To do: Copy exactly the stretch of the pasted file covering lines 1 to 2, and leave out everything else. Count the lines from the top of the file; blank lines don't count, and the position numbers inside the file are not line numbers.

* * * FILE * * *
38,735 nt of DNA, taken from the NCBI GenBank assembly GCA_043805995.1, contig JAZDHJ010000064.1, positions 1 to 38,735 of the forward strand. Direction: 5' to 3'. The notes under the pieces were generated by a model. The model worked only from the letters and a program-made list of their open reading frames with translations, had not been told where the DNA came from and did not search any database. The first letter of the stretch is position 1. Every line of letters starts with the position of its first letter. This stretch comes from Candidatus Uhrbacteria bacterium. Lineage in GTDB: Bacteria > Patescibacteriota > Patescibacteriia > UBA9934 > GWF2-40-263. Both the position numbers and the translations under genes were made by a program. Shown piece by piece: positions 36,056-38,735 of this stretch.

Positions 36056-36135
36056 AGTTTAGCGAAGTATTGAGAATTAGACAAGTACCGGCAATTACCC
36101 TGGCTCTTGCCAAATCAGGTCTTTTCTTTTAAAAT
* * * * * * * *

38,735 nt of DNA, taken from the NCBI GenBank assembly GCA_043805995.1, contig JAZDHJ010000064.1, positions 1 to 38,735 of the forward strand. Direction: 5' to 3'. The notes under the pieces were generated by a model. The model worked only from the letters and a program-made list of their open reading frames with translations, had not been told where the DNA came from and did not search any database. The first letter of the stretch is position 1. Every line of letters starts with the position of its first letter. This stretch comes from Candidatus Uhrbacteria bacterium. Lineage in GTDB: Bacteria > Patescibacteriota > Patescibacteriia > UBA9934 > GWF2-40-263. Both the position numbers and the translations under genes were made by a program. Shown piece by piece: positions 36,056-38,735 of this stretch.

Positions 36056-36135